Recognizing employees who perform well is a basic part not just of management, but of leadership.
Unfortunately, few of us can afford to give away gift cards or paid vacations for every good deed. This is especially true if you find yourself in a position where cash flow can be a problem – which is something nearly all business owners are familiar with.
Here are a few ways to improve morale and keep your books in the black!
6.) Allow your team to telecommute
predicts that by 2016, 63 million Americans will telecommute (work from home) on at least on a part-time basis. Clearly there are several benefits to having your whole team in one place, but allowing team members to work from home on occasion shouldn’t hurt a team that already understands the vision and direction of their assigned projects. You could use additional “telecommute days” as incentives for top performers.
5.) Recognize them through social media!
You wouldn’t want to give employees gift cards whenever they do something good outside the scope of their jobs – but you need to recognize them somehow. Whenever someone in your team goes above and beyond in small ways, don’t forget to recognize them by giving them a small shout-out on their social media accounts or through company wide e-mail.
4.) Make them feel listened to
In a previous post (4 Int-ARR-esting Reasons Entrepreneurs Relate to Pirates
) we mentioned that pirate crews during the Golden Age of Piracy were even by today’s standards, a democratic bunch in contrast to non-pirate crews. What we didn’t mention was that it was extremely common for sailors of boarded vessels to join the pirates at least partly because of this.
Of course, there’s very little chance you mistreat your team in the way a typical 17th century sea captain would have. But no one wants to feel like they don’t matter. Even if you do know what their suggestions or problems are, it doesn’t necessarily mean that they know you do. Even just by repeating their concerns to them at a later time can go a long way towards building their trust. Better if you ask questions to clarify concerns.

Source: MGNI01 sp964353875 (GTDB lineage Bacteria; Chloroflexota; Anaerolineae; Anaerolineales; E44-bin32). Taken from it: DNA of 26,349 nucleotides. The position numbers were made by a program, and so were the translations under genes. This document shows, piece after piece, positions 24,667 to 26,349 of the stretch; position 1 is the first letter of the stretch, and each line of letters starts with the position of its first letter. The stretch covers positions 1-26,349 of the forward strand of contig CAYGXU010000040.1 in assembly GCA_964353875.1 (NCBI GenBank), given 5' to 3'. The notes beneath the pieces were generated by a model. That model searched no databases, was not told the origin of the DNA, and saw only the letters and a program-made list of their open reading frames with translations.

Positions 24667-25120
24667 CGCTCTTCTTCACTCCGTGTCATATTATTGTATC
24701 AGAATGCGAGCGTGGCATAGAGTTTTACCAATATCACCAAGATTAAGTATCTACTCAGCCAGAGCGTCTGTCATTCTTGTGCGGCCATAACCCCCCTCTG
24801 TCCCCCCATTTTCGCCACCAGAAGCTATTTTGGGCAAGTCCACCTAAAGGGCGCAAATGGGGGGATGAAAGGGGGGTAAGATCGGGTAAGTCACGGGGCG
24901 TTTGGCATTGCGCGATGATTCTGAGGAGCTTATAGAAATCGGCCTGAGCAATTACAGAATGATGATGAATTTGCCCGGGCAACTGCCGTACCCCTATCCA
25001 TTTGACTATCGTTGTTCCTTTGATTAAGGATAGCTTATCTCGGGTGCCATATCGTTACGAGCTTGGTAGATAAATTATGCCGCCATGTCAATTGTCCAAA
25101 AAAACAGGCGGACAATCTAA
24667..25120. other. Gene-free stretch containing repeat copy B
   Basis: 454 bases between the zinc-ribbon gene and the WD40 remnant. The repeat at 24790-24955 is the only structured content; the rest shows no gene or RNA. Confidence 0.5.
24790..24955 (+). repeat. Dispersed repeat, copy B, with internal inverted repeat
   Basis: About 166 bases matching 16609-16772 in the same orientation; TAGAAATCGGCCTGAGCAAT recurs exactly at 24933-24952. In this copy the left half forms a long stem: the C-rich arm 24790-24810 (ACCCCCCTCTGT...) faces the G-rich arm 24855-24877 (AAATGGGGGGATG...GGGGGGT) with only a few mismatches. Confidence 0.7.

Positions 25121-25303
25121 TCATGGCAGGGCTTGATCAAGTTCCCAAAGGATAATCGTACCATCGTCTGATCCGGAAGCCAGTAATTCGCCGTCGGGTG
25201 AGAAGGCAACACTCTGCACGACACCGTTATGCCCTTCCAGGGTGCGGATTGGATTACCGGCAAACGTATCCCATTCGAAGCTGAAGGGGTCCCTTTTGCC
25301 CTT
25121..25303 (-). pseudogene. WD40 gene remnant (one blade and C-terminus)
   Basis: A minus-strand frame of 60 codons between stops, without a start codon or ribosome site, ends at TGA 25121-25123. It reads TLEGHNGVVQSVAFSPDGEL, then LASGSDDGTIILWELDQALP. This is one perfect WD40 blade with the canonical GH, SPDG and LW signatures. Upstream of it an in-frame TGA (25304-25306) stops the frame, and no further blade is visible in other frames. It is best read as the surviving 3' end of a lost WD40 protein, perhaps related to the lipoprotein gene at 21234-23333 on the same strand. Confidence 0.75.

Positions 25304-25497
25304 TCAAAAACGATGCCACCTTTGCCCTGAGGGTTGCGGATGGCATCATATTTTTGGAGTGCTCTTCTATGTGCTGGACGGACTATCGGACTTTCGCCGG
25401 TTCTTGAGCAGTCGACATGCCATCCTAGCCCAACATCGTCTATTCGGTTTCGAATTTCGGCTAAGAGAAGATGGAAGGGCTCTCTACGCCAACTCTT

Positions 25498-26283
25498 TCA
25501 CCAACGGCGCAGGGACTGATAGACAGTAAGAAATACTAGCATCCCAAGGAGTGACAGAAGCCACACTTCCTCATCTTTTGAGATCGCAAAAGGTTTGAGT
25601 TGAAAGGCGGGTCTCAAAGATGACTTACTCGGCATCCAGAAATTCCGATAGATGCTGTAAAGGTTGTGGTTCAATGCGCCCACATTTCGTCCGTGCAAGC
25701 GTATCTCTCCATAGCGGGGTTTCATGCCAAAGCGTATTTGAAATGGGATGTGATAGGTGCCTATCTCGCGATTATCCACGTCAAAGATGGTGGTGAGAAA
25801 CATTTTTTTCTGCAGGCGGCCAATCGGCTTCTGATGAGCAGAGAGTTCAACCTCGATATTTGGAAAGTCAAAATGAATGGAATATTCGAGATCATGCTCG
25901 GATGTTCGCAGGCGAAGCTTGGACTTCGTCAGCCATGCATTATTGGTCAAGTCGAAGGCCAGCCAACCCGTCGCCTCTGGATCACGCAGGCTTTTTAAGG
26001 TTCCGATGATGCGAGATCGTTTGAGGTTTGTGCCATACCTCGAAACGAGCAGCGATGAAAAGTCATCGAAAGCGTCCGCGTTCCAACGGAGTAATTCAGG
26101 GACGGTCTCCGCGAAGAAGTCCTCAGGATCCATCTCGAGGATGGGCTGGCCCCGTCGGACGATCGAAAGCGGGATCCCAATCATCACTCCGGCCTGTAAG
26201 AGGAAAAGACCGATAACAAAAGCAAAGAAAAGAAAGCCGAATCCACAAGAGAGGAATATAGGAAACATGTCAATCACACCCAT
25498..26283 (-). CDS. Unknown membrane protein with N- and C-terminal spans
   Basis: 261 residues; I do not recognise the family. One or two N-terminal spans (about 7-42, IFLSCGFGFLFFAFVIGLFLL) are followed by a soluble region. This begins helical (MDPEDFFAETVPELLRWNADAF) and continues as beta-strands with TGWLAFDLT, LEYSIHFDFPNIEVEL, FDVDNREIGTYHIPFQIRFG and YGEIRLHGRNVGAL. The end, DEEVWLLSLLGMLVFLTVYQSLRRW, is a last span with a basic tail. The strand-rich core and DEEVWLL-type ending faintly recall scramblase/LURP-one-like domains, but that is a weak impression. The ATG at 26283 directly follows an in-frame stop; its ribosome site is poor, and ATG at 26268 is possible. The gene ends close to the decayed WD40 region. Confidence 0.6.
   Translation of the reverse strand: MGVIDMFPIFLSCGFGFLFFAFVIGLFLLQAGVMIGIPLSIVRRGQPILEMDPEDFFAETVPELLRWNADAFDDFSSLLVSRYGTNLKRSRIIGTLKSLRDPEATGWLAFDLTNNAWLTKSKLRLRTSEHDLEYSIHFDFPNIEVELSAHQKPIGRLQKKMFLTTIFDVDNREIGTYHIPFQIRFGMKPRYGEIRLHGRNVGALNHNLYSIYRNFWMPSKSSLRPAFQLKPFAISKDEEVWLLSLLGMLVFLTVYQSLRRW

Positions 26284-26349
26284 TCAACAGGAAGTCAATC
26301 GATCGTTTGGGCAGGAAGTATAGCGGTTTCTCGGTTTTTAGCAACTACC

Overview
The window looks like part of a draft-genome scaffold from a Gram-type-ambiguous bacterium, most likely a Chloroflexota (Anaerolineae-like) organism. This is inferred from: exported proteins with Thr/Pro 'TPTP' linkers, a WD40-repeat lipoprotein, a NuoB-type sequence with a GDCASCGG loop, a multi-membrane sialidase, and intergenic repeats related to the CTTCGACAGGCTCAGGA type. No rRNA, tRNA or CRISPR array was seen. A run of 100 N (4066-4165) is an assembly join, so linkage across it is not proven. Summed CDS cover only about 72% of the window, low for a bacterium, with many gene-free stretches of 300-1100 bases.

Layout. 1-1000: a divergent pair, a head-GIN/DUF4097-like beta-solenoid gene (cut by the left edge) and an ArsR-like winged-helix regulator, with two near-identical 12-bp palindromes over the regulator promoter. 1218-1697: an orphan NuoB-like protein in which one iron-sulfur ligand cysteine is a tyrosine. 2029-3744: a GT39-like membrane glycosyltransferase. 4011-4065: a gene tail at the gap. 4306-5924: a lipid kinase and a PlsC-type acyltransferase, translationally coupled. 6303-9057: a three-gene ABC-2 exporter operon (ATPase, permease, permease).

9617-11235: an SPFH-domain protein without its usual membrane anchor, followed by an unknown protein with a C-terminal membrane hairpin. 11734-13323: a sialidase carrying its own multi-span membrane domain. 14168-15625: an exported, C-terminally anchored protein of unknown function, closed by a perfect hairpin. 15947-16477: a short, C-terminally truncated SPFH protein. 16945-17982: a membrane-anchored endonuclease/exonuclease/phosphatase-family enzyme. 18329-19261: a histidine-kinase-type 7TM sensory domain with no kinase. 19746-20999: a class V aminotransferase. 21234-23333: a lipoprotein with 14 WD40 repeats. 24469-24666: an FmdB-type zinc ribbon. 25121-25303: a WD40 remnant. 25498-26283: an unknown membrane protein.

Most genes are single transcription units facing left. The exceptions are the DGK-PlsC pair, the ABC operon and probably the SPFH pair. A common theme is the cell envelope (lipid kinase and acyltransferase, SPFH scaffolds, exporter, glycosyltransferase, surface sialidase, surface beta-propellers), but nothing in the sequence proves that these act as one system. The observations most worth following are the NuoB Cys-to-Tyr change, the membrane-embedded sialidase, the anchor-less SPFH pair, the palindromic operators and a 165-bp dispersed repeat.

Y’know. LISTEN for a change.
Of course, even better is taking action on the more reasonable suggestions.
3.) Offer more flexible schedules
In a lot of cases this will cost you nothing. Depending on your industry, you could even offer a performance-based schedule, where employees are allowed to leave early upon reaching a realistic quota, or if significant downtime is expected. In some cases, it might even save your employees commute time, which can reduce stress and help them be more productive.
2.) Let employees dress down — within reason
The standards for what constitutes a “professional” look will vary depending on culture and industry. For example, it’s unlikely you will feel all that confident in a hotel where the bellboy shows up in daisy dukes and ratty cut-off band shirt.
But if you could relax the dress code so that they can be comfy and remain professional-looking within an industry or field, then by all means go for it. A relaxed dress code can also be a turn-on for many younger applicants who might find strict dress codes oppressive.
1.) Hold short teambuilding activities on work days.
While some employees won’t mind having you hog their weekends, the fact of the matter is, many people want their time off for themselves, and even voluntary weekend outings can build resentment if there is a perception that there’s social pressure involved.
Inviting your team out for a beer (if they’re fine with it), movie, coffee, or whatever else everyone can enjoy after work might be a better – not to mention cheaper – way of building a healthy working relationship. If things work out great, this little outing can become a regular tradition.
What other money-saving morale tips can you share?